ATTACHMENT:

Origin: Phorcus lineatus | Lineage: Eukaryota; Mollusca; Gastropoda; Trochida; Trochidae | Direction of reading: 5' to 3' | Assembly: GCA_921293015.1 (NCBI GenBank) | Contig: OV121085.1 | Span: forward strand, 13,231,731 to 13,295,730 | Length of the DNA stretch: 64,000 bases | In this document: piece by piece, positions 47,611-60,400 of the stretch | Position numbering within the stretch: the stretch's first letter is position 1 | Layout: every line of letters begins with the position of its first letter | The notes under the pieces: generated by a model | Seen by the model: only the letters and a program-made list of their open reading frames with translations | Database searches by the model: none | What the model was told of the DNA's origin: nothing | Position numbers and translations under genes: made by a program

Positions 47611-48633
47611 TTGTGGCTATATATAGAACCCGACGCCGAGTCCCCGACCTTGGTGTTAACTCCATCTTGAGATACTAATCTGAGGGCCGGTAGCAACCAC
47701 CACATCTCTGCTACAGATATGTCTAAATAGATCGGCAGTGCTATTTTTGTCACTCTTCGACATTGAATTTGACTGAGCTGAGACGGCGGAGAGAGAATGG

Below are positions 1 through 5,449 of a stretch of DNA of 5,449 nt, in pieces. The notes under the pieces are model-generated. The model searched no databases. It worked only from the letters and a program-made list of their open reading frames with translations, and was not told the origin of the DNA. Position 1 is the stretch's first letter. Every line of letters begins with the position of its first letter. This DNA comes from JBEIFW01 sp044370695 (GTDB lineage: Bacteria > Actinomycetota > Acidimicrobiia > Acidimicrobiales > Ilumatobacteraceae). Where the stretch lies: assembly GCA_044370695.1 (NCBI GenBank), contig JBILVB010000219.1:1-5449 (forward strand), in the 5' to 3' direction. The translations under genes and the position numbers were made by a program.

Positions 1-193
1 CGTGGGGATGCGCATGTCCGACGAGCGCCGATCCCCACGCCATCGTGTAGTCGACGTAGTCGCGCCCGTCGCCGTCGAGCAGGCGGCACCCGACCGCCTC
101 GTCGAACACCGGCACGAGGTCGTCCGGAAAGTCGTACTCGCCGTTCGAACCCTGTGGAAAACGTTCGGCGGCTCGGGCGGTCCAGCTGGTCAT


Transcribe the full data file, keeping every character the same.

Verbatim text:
Origin: Phorcus lineatus | Lineage: Eukaryota; Mollusca; Gastropoda; Trochida; Trochidae | Direction of reading: 5' to 3' | Assembly: GCA_921293015.1 (NCBI GenBank) | Contig: OV121085.1 | Span: forward strand, 13,231,731 to 13,295,730 | Length of the DNA stretch: 64,000 bases | In this document: piece by piece, positions 47,611-60,400 of the stretch | Position numbering within the stretch: the stretch's first letter is position 1 | Layout: every line of letters begins with the position of its first letter | The notes under the pieces: generated by a model | Seen by the model: only the letters and a program-made list of their open reading frames with translations | Database searches by the model: none | What the model was told of the DNA's origin: nothing | Position numbers and translations under genes: made by a program

Positions 47611-48633
47611 TTGTGGCTATATATAGAACCCGACGCCGAGTCCCCGACCTTGGTGTTAACTCCATCTTGAGATACTAATCTGAGGGCCGGTAGCAACCAC
47701 CACATCTCTGCTACAGATATGTCTAAATAGATCGGCAGTGCTATTTTTGTCACTCTTCGACATTGAATTTGACTGAGCTGAGACGGCGGAGAGAGAATGG

Below are positions 1 through 5,449 of a stretch of DNA of 5,449 nt, in pieces. The notes under the pieces are model-generated. The model searched no databases. It worked only from the letters and a program-made list of their open reading frames with translations, and was not told the origin of the DNA. Position 1 is the stretch's first letter. Every line of letters begins with the position of its first letter. This DNA comes from JBEIFW01 sp044370695 (GTDB lineage: Bacteria > Actinomycetota > Acidimicrobiia > Acidimicrobiales > Ilumatobacteraceae). Where the stretch lies: assembly GCA_044370695.1 (NCBI GenBank), contig JBILVB010000219.1:1-5449 (forward strand), in the 5' to 3' direction. The translations under genes and the position numbers were made by a program.

Positions 1-193
1 CGTGGGGATGCGCATGTCCGACGAGCGCCGATCCCCACGCCATCGTGTAGTCGACGTAGTCGCGCCCGTCGCCGTCGAGCAGGCGGCACCCGACCGCCTC
101 GTCGAACACCGGCACGAGGTCGTCCGGAAAGTCGTACTCGCCGTTCGAACCCTGTGGAAAACGTTCGGCGGCTCGGGCGGTCCAGCTGGTCAT